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Mobility After a Hip Replacement: What to Expect and How to Adapt During Recovery

Oct 5, 2015

If you’re having a hip replacement, it’s best to be as informed as possible before undergoing surgery. While this is a common procedure that successfully restores mobility to many patients, it’s still a major surgery that you need to be fully prepared for.

Keep reading to find out what you can expect after the surgery and how to make sure your recovery goes as smoothly as possible.

After Surgery

Because a hip replacement is major surgery, a typical hospital stay is about three to four days depending on how quickly you progress. You’ll experience some pain but medication will be administered to help you feel more comfortable.

While in the hospital, your caretakers will probably want you to start moving as much as you can after the surgery in order to help you regain full movement in the hip. Your surgeon and physical therapist will teach you how to do some very simple exercises like contracting and releasing the muscles in the legs and buttocks and pumping the ankles. They will also explain how it’s very important to restrict the movement in your hips.

Planning at Home

You won’t be able to get around for a few days or a few weeks after surgery so it’s important to prepare ahead of time. Make sure to arrange for a ride home from the hospital. If possible, it’s best to have a family member or a friend stay with you for the first five days. You’ll also want to make sure you have someone available to drive you to follow-up appointments and physical therapy sessions.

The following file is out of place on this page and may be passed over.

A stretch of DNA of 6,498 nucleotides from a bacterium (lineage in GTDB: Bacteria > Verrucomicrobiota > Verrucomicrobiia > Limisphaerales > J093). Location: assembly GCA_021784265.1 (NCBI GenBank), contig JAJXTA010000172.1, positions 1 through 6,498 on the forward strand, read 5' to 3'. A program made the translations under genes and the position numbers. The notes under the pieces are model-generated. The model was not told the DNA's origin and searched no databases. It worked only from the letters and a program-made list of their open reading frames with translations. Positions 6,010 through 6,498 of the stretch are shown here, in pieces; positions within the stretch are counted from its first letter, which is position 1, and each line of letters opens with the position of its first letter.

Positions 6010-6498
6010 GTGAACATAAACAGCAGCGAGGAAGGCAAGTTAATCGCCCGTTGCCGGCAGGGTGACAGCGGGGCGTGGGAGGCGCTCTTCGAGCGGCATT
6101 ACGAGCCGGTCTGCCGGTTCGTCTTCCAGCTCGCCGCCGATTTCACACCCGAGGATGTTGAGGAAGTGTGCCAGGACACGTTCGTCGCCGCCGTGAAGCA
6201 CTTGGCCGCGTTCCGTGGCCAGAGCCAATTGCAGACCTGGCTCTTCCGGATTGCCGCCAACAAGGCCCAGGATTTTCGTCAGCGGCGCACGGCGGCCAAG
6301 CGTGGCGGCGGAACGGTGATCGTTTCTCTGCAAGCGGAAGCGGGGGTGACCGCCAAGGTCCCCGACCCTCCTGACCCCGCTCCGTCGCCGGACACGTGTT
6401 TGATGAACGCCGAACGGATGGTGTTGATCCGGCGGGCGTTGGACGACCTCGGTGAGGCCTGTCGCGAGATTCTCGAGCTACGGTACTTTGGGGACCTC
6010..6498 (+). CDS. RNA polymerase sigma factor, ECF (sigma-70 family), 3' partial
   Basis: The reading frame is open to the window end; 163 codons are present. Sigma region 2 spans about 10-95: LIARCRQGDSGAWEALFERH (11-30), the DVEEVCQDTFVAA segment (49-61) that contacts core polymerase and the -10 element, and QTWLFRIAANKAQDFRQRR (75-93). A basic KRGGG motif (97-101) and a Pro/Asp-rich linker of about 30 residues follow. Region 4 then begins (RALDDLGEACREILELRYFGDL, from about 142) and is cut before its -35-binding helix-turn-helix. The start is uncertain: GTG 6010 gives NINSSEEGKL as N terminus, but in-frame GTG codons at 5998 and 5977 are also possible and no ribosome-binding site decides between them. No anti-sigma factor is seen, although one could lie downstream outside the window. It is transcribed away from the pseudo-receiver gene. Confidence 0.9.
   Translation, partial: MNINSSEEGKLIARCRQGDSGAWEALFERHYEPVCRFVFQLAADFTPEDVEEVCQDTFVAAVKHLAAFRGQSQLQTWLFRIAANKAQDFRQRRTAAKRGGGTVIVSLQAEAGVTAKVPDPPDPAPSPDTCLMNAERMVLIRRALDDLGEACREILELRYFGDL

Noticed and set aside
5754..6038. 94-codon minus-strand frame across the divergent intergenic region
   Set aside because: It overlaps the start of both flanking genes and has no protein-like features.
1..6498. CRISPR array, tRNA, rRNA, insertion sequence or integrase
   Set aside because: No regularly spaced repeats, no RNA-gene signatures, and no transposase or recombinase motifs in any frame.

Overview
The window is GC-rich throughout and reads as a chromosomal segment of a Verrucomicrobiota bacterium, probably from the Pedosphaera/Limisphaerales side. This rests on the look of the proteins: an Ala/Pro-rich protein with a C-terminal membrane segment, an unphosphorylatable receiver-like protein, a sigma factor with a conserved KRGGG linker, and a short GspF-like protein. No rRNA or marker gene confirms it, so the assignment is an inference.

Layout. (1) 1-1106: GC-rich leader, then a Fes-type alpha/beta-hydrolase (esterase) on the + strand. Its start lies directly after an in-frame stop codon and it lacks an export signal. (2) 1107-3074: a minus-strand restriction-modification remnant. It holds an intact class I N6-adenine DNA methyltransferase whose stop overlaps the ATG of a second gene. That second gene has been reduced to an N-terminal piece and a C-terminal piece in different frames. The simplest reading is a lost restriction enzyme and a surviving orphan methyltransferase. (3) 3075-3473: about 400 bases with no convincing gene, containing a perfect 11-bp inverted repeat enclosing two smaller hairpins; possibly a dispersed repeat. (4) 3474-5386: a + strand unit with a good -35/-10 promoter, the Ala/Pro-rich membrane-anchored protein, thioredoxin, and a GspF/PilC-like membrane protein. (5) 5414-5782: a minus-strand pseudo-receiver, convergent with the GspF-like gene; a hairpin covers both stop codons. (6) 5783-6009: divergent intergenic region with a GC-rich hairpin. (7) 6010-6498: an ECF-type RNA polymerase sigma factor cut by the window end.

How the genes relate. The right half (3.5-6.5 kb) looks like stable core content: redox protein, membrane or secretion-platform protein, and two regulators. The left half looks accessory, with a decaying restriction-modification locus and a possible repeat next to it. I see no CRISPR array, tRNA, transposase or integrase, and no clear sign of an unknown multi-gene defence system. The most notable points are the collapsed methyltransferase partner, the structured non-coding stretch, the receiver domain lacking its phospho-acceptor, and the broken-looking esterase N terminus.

Before the surgery, stock your home with prepared foods to avoid worrying about cooking meals during your recovery. If your room is on the second floor, set up a bed on the first floor because climbing the stairs will not be an option. Make sure all the things you need, like the phone and television remote, are in an area you can reach.

Caring for Your Incision

The incision will be sore for the first week or so after your surgery and the staples will remain in for around 14 days afterwards. It’s important to avoid using any lotions or creams near the incision and you must keep it completely dry. It’s common for the area around the incision to be slightly bruised and to feel an itchy or slight burning sensation.

Once the staples are removed, you should avoid showers for the first 48 hours.


In most cases, patients should be able to resume normal activities three to six weeks after surgery. Exercise during this time is critical because that is the best way to begin increasing your mobility. The surgeon will help you create an activity program to help you begin using your hip replacement. This program will include light walking around your home, increase to longer walks outside, followed by resuming normal activities such as standing and climbing stairs. You may also see a physical therapist to learn specific exercises that will help restore movement and strengthen your hip.

If you’re undergoing a hip replacement in the near future, be sure to prepare yourself for the recovery period and keep these helpful tips in mind.

For more information on what you can do to prevent fractures and fracture treatment methods, click here to download our eBook, Understanding Fracture Care: Causes, Diagnosis and Treatment.